I wanted to go with Roy to his reform temple, to see what it was like, but Dad said he thought it wasn't a god idea, which translated meant I shouldn't go. For the first time in my life I disobeyed Dad, and went without telling him. There was an organ in the corner of the temple, but it wasn't used. They used to use a long time ago, Roy explained to me, but then some people complained that it made it too much like a church, so they stopped. There was a lot of English in the service, which was different from our shul where it was all in Hebrew. Another big difference was that the women, instead of sitting upstairs, like in our shul, sat right next to the men. It hardly seemed Jewish to me. I much preferred our shul.

On Monday I went to speak to Rabbi Suisa about the reform temple, and about the chassidim who weren't allowed to drive on Saturdays. Rabbi Suisa was the head of Jewish Studies at our school and came from Israel. He was not very old, and had a brown neatly trimmed beard.
"It's not their rabbi who forbids it, it is forbidden from the Torah" he said, and took down a bible. He opened it up, looked through the pages, and then showed me a line in it.
"here" he said, "read that aloud...."
" shall not kindle fire in any of your dwellings on Shabat" I read, peering at the tiny print, "what's that got to do with cars?"
"well, chazal - the rabbis of the talmud -explain this verse eans many things. One is that driving a car involves lighting a fire of a sort, inthe engine, and that's why its forbidden."
"So its written in the Talmud that you can't drive on shabat?"
"Not exactly. When the Talmud was compiled 1700 years ago they didn't have cars. But they made general rulings, from which we can learn, which we can apply to modern situations."

About this time I learnt another new word. Hypocrisy, I started suspecting that everyone at my shul were hypocrites because they drove to shul.
"Are we hypocrites" I asked.
"Of course not" said Dad.
Ma didn't say anything.
"But apparently the Torah...I mean the Talmud, says you're not supposed to drive. Its a very serious crime to drive."
"We're not fanatics," said Dad. "The main thing is to be a mensch. Besides, we live too far away from shul to walk. At least the car enables us to get to services."
"Not that we ever go" I said.
"I hate smart alecs" said Dad.

Meanwhile time didn't stand still. One by one the guys in my Hebrew class at school were having their barmies. Each Monday we'd compare notes. Were you scared? Did you sing well? Did you get a lot of gifts? How much cash? Was it fun? And all the time the shabat thing was still worrying me. I asked Rabbi Suisa about it again. He said youwere definitely not allowed to drive, but not every Jew knows as much about their religion as he should. Some people just didn't know it was wrng to drive.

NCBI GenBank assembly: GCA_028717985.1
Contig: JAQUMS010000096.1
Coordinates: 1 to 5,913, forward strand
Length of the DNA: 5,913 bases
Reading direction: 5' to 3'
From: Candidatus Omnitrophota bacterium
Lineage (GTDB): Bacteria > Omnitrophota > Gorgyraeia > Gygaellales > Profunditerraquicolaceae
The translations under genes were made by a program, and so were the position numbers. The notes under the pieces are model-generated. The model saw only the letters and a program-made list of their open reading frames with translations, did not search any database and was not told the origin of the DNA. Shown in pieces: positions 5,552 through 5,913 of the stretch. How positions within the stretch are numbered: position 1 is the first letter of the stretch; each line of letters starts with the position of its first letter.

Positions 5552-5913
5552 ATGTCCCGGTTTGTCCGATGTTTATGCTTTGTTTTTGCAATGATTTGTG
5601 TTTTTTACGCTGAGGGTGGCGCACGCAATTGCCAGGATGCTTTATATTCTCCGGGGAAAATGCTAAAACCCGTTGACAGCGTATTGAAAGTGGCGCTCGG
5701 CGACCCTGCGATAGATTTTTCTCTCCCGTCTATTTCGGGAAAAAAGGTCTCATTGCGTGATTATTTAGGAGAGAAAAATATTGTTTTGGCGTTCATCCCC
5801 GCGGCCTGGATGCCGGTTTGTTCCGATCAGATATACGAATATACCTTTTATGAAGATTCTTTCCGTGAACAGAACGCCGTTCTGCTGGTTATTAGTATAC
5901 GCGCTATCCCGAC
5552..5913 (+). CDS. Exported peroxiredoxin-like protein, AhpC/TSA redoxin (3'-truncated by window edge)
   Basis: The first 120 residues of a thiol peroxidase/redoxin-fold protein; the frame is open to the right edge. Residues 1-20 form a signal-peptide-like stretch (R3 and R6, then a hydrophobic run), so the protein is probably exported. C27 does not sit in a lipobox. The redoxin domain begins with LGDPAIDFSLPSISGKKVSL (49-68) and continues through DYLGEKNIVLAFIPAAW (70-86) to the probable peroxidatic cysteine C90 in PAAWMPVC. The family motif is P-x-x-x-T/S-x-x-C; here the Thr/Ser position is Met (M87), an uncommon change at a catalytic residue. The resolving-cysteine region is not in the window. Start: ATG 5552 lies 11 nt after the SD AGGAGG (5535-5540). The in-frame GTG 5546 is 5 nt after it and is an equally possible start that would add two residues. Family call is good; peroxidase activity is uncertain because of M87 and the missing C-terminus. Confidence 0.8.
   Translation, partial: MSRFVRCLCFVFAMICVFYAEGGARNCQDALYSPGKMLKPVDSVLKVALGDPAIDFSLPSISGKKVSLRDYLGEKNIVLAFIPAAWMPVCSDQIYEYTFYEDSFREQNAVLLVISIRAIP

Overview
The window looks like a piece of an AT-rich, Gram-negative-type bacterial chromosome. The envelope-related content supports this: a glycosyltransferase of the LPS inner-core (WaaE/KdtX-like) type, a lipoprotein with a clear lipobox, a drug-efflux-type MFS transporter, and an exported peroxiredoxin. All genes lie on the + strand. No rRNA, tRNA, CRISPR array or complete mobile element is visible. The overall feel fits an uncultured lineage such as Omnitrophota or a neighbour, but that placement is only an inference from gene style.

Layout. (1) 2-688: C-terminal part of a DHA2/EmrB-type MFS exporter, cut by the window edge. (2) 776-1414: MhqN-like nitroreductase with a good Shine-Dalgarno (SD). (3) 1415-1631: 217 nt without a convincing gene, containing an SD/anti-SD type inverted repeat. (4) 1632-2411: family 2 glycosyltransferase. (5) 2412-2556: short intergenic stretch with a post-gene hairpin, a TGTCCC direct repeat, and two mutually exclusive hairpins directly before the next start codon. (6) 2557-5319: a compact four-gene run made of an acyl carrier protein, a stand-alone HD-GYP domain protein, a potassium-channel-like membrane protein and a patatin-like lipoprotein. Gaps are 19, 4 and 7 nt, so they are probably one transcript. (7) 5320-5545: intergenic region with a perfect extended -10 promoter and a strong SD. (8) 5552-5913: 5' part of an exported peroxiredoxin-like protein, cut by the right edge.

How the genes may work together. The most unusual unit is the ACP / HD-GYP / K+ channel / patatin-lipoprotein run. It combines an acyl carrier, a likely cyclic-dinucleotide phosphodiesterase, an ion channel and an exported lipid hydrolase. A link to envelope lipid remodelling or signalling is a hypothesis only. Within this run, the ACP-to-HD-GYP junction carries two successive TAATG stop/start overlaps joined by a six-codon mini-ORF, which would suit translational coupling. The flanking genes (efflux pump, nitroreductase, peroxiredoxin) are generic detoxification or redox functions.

Exactly three months before my bar-mitzvah I got up th courage to speak to one of those chassidim. I waited on a corner of Louis Botha, and when one who had a nice face went past, I stepped up to him and asked if I could speak to him for a moment.
"Certainly," he said, in English which sounded exactly like mine, "what can I do for you?"
"Oh" I said, "you speak English very well."
"Why shouldn't I" he laughed, "its my mother tongue. What did you think I spoke - Portuguese?"
"I thought maybe Hebrew"
"No, not Hebrew. The Holy Tongue is for prayer, and studying the holy books. That's why its called loshen hakodesh - the sacred language."
"Oh" I said. "So you're a kasid?"
"Chasid yes...we're chabad chasidim. What's your name?"
"Michael" I told him.
"Michael" he said, "what a beautiful name. One who is like G-d. Well Mee -ka - Eyl, would you like to come to my house and have some cake and something to drink? We don't live far from here."
He seemed very friendly so I went along with him. I met his wife and children, all five of them, all younger than me, and all dressed in a funny old fashioned way, the girls with white lace thingies on the end of their long sleeves. His youngest child was a boy, who I thought was a girl, because he had very long hair, down below his shoulders.
"He looks like a rock star" I joked, to cover my embarrassment that I'd called him a girl.
"Yes, he's our star, allright" said his mom.